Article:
Nobody is in doubt about where Femi Fani-Kayode, the former spokesman of the Goodluck Jonathan re-election campaign, stands on the issue of the recent opsided appointments made by President Muhammadu Buhari which drew the ire of Nigerians. Fani-Kayode has already written a widely syndicated piece on the matter, titled Nigerian President or king of the North?
In the piece, he said: “The quest for Northern domination in the affairs of our country is as old as the hills. It led to a brutal civil war between 1967 and 1970 in which millions were killed. It led to pogrom after pogrom and slaughter after slaughter in the North. It led to a series of military coups and counter coups. In 1991, it led to a coup by Major Gideon Orkar which, if it had been successful, would have resulted in the excision of the core Northern states from our country. It led to the annulement of Chief MKO Abiola’s presidential election of June 12, 1993, which almost resulted in a second civil war.
“It led to the brutal suppression of the South by General Sani Abacha and the murder, torture, incarceration and exile of many southern leaders. It led to stiff opposition to the government of President Olusegun Obasanjo in the North which came in the guise of “political sharia”. And finally it led to it’s most barbaric and hideous expression in the relentless opposition to the regime of President Goodluck Jonathan which came in the form of Boko Haram.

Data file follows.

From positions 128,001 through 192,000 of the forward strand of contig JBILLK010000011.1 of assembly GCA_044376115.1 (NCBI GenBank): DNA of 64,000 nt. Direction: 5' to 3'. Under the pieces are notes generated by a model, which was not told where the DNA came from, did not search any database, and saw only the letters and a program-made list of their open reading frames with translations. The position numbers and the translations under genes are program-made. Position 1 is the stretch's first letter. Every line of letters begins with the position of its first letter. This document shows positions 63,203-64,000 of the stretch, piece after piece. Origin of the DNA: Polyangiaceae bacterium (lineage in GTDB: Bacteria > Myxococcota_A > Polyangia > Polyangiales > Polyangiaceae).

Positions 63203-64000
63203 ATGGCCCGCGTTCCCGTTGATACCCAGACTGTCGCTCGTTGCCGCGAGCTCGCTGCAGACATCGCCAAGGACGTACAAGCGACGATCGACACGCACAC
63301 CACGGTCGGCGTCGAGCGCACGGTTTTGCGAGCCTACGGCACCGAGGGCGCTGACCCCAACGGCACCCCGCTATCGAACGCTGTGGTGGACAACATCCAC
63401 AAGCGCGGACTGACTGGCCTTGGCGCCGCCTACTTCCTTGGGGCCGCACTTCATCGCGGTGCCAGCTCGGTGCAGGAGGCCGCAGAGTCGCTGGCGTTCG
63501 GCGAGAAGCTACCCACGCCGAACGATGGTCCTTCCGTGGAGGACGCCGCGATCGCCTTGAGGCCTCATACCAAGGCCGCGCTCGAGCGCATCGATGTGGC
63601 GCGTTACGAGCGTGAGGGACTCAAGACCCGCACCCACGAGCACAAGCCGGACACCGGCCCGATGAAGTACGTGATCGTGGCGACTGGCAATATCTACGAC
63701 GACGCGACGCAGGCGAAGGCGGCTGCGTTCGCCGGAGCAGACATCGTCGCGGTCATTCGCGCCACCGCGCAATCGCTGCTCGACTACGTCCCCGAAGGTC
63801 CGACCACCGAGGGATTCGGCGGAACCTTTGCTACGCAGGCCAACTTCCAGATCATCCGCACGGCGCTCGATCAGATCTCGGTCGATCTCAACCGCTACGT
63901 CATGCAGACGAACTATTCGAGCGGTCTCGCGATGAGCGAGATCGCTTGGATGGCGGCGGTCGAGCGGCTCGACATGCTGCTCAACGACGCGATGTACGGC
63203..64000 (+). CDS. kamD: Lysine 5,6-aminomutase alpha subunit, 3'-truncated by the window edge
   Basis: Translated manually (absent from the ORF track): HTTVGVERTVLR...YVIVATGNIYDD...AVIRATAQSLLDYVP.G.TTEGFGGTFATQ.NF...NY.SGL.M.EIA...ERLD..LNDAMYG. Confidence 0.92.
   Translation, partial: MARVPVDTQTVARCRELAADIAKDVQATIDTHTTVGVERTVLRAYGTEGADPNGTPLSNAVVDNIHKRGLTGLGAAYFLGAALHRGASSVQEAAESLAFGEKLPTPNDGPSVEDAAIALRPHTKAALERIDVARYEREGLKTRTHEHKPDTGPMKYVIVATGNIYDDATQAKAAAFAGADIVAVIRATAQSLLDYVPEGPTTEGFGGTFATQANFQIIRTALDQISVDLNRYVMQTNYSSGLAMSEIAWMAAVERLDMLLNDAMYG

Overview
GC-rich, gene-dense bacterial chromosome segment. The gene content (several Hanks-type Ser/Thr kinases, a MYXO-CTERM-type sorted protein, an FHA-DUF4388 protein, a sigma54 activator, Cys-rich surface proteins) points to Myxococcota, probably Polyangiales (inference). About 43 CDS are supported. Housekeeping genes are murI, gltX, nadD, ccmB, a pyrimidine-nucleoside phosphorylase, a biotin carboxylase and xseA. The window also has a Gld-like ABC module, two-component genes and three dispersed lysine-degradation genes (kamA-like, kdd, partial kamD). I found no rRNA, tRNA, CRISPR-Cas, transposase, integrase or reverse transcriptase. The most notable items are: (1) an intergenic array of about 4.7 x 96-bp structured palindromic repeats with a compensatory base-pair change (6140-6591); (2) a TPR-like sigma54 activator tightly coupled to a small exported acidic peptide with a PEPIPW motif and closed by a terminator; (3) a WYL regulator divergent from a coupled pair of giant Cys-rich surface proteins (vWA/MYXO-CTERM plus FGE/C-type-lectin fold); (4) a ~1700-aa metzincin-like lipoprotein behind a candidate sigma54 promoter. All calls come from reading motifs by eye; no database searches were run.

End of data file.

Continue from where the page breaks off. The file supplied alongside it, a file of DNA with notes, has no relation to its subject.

“Judging from recent events, with President Buhari now in power it appears that those who have been lusting for total northern domination for the last 55 years have finally had their way,” he said.
He ended the piece with a note of warning: “Power may have returned to the North but the people of the South must be treated with respect, sensitivity, dignity, fairness and decency. Those that refuse to accept this counsel and that insist on charting a different course do so at their own peril.”
On Thursday, FFK took to Twitter to continue his activism of division. Not calling for decency or fairness this time, he sought for “emancipation” of the South and the North.
Resist SOUTHERN marginalisation and not just igbo or yoruba marginalisation. Southern unity is the 1st step to emancipation from the north.
— Olufemi Olu-Kayode (@realFFK) September 3, 2015
Before he tweeted his call for the South to “resist”, he had tweeted two earlier versions with almost same content as above, but instead of “resist”, the first one had “fight”, while the second had “protest”.